Recently I found myself standing on a very tiny platform that was attached to the top of a very high telephone pole. I wasn't happy about it: I don't like it when the world starts spinning so fast that it nearly flings itself out of orbit, and I also don't like the feeling of vomit lodged in the same tube that is designed to carry oxygen to my lungs. What I really didn't enjoy in this particular instance was what I was supposed to do next: jump.
I was at one of those crazy ropes courses—high platforms, thin balance beams, ropes everywhere—at Colorado State University, where I sometimes teach, the teaching being something I love, the ropes course being something I had avoided, on the theory that I like living. But my exuberant co-teaching professor had set up this expedition, and I felt a good-natured obligation to go. Plus, I like to think I'm a gung-ho gal—a notion that persisted until I watched the students gasp and cling and leap onto various tall torture devices. Some were crying. At that point, I decided that my primary role, as teacher, should be limited to cheerleading. Way to GO, I hollered. Excellent work!
I meant it, too. My cheers were genuine. I was bubbly proud to see these fellow humans scale, plunge, dive, shake, cuss, scream, and giggle their way through difficult physical maneuvers. And I realized with relief that I could be proud on the ground. But then this happened: One student, who was visibly shaking after climbing a tall pole and walking on a thin wire forward and backward and then being lowered on belay down through the long, long expanse of air (all this, while being pregnant!), said to me, "Well, writing the personal essay you assigned was worse."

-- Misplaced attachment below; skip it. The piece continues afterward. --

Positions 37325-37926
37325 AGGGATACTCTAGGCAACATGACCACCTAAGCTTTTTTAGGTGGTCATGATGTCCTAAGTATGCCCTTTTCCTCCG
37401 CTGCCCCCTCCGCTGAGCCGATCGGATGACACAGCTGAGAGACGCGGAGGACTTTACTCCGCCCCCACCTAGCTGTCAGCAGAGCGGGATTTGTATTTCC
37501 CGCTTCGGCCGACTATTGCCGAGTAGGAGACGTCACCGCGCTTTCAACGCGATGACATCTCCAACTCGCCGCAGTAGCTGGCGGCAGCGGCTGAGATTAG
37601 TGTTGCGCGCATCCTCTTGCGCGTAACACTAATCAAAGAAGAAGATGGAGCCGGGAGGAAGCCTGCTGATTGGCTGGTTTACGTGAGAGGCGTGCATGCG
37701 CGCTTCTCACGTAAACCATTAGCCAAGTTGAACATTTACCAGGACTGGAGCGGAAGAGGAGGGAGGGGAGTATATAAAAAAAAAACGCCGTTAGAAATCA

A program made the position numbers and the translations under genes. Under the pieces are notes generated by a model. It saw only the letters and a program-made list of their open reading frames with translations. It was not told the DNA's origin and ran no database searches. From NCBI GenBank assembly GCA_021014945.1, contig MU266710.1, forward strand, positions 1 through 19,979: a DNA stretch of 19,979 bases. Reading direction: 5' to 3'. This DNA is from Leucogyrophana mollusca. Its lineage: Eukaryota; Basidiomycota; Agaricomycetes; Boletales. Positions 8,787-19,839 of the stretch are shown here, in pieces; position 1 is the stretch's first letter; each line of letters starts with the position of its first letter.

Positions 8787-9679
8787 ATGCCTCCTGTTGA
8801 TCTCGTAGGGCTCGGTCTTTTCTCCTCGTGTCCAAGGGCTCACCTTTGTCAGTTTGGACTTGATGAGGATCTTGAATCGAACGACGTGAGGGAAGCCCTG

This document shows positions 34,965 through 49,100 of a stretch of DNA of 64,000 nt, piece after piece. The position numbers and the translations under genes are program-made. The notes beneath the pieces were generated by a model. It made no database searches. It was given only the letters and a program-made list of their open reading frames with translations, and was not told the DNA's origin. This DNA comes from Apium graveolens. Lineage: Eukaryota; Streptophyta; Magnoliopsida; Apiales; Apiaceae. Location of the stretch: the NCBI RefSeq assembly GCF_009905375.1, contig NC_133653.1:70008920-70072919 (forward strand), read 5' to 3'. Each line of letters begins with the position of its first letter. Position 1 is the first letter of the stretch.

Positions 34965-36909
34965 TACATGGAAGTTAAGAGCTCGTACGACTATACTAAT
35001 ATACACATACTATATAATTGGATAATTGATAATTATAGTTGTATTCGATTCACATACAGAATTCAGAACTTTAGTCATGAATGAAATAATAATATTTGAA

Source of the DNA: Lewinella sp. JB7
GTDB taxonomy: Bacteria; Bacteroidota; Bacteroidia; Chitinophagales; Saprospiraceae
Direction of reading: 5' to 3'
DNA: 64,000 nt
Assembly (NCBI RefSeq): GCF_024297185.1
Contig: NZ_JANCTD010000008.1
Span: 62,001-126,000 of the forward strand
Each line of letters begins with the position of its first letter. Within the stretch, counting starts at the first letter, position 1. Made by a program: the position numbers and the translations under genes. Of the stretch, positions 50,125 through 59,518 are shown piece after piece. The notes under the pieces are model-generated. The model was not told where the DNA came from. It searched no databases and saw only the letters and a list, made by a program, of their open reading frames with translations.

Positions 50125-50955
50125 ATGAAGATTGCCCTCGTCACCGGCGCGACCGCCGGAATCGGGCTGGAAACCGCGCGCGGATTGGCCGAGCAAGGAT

"My assignment was worse than that?" I asked, incredulously. Impossible.
"Yes," she said.
"Impossible," I said.
"Yes," she said again, fiddling with her harness. "At least with this ropes course thing, it's just over."
It's the altitude, I thought. It's adrenaline messing with her brain. Pregnancy hormones.
"You're sort of kidding, right?" I tried.
"No," she said, stomping off. "I'm not."
I sometimes forget that other people don't have the same desire I have to write about every personal thing that happens to me—from my love life and the incredible lows and highs of parenting to the various qualities of loneliness or my death mantra. For better or worse—possibly worse—the one thing I probably value most is openness. Hence my career: Writing about deeply personal things is how I make my living. And when you do something every day for a decade, you forget that other people aren't as comfortable with it.
As I argue in my classes, I don't do this writing (or ask students to do this writing) for the navel-gazing. On the contrary, I believe it is an act of selflessness to share your story so that others feel less lonely/weird/scared on this spinning planet. I write personal essays because reading other people's personal essays has made me feel like I have friends out there—that I am connected, rather than dislodged, from humanity.
I also write because stories help me perceive and possess my life; that is, stories help me understand my life, and then live it better. And also, of course, because I believe the creation of art—or heck, the attempt at the creation of art—enlarges the world and expands the consciousness. We write to discover the unknown capacities of the mind, the mysterious life of the heart.
Perhaps, in fact, writing is like jumping from a telephone pole. It might leave you stunned and breathless, but also a bit brighter and more alive. Which is why I had to jump.